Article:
If you've been monitoring the blogesphere lately you are aware that there is a hot debate going on about the future of PR. From Robert Scoble to my friend and former colleague Steve Rubel, the question everyone is asking is, "what's wrong with PR ? ".
There are some obvious forces at work that are causing turbulence for PR today. Clearly the Internet is the central discontinuity as it has been for media and so many other industries. The rise of the blogesphere, continued audience fragmentation and the redefinition of media brands in a search driven world are also causing a massive amount of disruption for the PR industry. There are a couple of related issues however that are creating even more havoc:
How Do You Define Success? PR value has historically been based on coverage, defined as literal column inches in print, amount of air time on television and radio and number of live speaking engagements, with increased value given to media outlets deemed to be top tier in their markets. The scarcity of media outlets drove this model. PR firms were ultimately judged by their ability to get coverage in a small number of top flight media brands. It was a model that was easy to track and monitor. You either got the coverage or you didn't. This was a "read only" model. The impact of the coverage was illusive to say the least. "Buzz" became an artful science and one fraught with misuse. The old adage of "there is no bad PR" became a cliche' for a reason. Good coverage or bad coverage was all relative. Other than obvious and extreme cases, the only really bad coverage was no coverage. Today with the Internet the center of gravity in media, scarcity has been replaced with ubiquity. Mass is being redefined. Buzz has become a tangible and one that can be tracked. Performance marketing is driving the vast majority of web based advertising today evolving marketing into what we call branded response. Performance-driven PR can't be far behind. Oh and there is one other issue...in a read/write media world they can talk back now. And when they talk back and you don't know how to answer them your PR announcement can become a PR crisis in a hurry.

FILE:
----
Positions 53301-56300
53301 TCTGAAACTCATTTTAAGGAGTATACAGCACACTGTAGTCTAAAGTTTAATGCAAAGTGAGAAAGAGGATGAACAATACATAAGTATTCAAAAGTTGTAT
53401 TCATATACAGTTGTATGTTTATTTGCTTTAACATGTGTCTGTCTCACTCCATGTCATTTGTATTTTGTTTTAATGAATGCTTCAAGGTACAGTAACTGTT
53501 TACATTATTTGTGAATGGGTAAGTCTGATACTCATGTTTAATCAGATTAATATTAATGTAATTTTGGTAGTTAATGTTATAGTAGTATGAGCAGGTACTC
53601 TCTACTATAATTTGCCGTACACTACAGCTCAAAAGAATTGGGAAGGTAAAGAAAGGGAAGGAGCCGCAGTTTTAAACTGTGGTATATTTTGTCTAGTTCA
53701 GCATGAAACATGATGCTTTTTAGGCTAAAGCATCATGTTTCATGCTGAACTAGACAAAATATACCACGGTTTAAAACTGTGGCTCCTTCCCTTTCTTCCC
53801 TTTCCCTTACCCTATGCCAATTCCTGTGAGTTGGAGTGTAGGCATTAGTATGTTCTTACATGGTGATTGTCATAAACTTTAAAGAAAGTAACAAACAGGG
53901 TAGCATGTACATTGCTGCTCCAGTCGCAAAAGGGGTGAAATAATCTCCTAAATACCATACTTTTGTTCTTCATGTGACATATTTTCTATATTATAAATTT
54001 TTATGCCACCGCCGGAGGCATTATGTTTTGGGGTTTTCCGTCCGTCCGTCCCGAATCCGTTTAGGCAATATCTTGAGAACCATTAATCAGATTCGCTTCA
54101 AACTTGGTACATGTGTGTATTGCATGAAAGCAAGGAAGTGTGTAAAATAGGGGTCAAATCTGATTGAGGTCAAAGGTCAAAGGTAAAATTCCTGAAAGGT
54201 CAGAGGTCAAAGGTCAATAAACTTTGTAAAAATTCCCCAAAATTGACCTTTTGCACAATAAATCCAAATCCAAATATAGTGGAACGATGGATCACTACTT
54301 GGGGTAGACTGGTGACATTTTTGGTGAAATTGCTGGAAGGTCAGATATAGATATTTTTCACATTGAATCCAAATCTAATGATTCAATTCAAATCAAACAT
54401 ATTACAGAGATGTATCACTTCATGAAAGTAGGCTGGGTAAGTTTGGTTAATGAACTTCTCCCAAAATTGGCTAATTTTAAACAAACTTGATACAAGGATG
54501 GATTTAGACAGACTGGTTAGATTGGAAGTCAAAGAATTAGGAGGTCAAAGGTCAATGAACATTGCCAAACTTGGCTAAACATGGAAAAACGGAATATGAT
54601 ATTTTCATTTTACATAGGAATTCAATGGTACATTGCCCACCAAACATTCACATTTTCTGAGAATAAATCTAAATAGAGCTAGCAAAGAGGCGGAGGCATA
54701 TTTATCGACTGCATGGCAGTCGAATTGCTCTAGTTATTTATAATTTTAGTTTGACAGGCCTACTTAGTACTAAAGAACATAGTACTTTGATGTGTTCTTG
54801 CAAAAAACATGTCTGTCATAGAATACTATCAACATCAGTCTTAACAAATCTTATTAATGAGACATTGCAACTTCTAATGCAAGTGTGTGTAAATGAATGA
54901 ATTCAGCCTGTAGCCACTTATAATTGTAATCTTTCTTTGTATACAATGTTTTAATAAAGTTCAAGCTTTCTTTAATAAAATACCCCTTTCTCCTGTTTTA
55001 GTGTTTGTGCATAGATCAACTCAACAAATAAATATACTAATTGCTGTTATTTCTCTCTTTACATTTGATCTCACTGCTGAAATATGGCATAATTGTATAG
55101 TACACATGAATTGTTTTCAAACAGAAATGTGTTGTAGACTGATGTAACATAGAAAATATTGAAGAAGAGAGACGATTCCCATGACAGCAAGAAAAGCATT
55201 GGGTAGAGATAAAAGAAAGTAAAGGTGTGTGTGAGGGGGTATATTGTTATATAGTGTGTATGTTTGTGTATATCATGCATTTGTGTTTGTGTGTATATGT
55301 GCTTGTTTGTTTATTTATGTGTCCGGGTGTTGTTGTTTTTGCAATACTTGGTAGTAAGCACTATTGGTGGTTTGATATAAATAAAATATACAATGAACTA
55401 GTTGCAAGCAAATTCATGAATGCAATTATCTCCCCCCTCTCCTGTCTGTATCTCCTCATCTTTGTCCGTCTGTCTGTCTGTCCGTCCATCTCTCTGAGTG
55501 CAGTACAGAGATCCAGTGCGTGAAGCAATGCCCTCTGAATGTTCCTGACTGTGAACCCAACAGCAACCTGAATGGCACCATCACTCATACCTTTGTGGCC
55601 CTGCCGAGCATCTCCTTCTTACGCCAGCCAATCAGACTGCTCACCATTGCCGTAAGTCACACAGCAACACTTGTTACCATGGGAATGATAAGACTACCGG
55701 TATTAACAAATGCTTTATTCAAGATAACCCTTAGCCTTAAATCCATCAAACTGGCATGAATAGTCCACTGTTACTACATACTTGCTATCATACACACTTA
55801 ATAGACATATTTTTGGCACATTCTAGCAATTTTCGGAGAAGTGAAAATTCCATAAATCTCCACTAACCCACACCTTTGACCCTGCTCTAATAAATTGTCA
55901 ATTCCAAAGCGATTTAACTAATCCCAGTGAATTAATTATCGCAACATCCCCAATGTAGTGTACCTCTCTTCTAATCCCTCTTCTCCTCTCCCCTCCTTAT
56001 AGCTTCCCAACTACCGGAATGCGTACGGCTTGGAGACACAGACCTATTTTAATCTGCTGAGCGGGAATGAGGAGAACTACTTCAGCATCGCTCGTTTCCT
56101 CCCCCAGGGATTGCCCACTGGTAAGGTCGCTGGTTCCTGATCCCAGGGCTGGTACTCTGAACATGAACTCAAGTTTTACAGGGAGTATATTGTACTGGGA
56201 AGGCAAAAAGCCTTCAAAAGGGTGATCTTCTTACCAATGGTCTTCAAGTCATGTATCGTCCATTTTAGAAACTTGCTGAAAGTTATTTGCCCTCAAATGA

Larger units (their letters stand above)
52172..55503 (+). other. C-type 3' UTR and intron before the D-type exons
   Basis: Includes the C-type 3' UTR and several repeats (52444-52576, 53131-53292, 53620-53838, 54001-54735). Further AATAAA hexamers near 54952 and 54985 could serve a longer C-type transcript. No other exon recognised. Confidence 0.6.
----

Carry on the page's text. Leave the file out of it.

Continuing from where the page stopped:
Context Is Everything. The level of specificity and customization in media today is astounding. From the extraordinary functionality of Web 2.0 apps to the 500 cable channels covering every niche' market under the sun, todays audiences have the ability to find and engage with expert level content on virtually any subject and in most any format. In this environment context is everything. Deep market, audience and domain knowledge are required today to be able to provide the level of context that the media outlets and in turn the audiences they serve have come to expect. Is this in and of itself new ? No. It is more important today than ever before however and more apparent when it's not understood.
Ok so here are a few thoughts for today's PR pros: